As a society we’re often slow to understand the impact that new technology will have on our lives. Sometimes these unexpected consequences are positive and at times they can be negative: just think of the damage done by adding lead to petrol or the heart-breaking consequences of prescribing thalidomide as a treatment for morning sickness.

The problem lies in the fact that the full impact of new technology takes time to emerge, and the jury is still out on the long-term effects of social media – or, for that matter, artificial intelligence.


Ethical questions unanswered

We live in a time of rapid and profound technological change that affects every aspect of our lives, so why pick on AI as deserving particular scrutiny? Ask most technologists and they will tell you that AI, of all the technologies currently being developed, will likely bring the biggest changes to our world in the next few decades. It will revolutionize our jobs, the services we use and even the way that we think; it could also fundamentally alter humanity’s relationship with the machines it creates.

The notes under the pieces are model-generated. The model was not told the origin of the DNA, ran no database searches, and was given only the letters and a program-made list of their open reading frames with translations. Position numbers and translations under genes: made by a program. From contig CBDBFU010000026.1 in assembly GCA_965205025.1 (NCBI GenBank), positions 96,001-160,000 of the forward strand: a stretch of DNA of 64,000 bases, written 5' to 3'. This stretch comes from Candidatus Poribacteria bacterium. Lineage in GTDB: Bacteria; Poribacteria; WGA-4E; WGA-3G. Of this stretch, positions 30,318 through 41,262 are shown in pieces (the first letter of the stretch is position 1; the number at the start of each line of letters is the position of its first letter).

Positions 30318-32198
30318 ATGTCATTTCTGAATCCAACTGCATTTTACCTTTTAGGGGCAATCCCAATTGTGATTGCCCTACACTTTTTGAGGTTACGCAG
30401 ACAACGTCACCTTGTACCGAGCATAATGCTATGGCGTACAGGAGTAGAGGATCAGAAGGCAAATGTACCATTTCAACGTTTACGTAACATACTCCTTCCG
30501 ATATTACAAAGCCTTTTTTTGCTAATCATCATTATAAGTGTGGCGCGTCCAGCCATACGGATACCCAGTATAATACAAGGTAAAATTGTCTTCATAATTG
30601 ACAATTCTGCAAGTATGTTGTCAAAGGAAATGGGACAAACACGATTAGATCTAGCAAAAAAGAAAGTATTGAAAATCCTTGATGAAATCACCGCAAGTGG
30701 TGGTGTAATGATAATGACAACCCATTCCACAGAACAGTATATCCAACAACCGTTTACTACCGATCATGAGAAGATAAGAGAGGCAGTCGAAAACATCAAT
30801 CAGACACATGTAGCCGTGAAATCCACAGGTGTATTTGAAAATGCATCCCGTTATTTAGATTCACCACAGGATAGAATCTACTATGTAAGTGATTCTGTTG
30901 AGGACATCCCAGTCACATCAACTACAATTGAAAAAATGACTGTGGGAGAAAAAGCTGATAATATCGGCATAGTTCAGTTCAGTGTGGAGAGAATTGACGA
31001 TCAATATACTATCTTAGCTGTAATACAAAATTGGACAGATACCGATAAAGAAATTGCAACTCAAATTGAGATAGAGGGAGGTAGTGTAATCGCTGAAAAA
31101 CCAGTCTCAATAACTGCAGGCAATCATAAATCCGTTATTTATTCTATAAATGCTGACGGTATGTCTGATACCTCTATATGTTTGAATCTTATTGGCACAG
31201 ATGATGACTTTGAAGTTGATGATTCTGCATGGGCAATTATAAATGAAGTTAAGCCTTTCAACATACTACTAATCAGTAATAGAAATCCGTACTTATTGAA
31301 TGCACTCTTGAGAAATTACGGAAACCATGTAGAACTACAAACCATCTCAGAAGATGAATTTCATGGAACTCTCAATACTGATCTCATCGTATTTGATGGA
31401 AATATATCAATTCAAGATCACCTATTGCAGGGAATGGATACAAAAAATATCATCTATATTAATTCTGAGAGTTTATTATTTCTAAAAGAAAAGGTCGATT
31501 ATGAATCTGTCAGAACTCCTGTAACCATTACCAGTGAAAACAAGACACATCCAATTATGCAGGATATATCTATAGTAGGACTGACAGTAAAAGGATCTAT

As things stand, we are rushing heedlessly into the future with a blithe disregard for the unsolved ethical questions of AI. That’s not true of everyone: Microsoft is aware of the racism problems experienced by its self-teaching Tay and Zo chatbots, while autonomous vehicle developers are grappling with the Trolley Problem – an ethical question that will ultimately determine who lives and who dies in a road accident.

While not every AI application will involve life-or-death decisions, a failure to examine and answer ethical questions will lead to damaging consequences for businesses or other organizations who deploy AI-based technologies.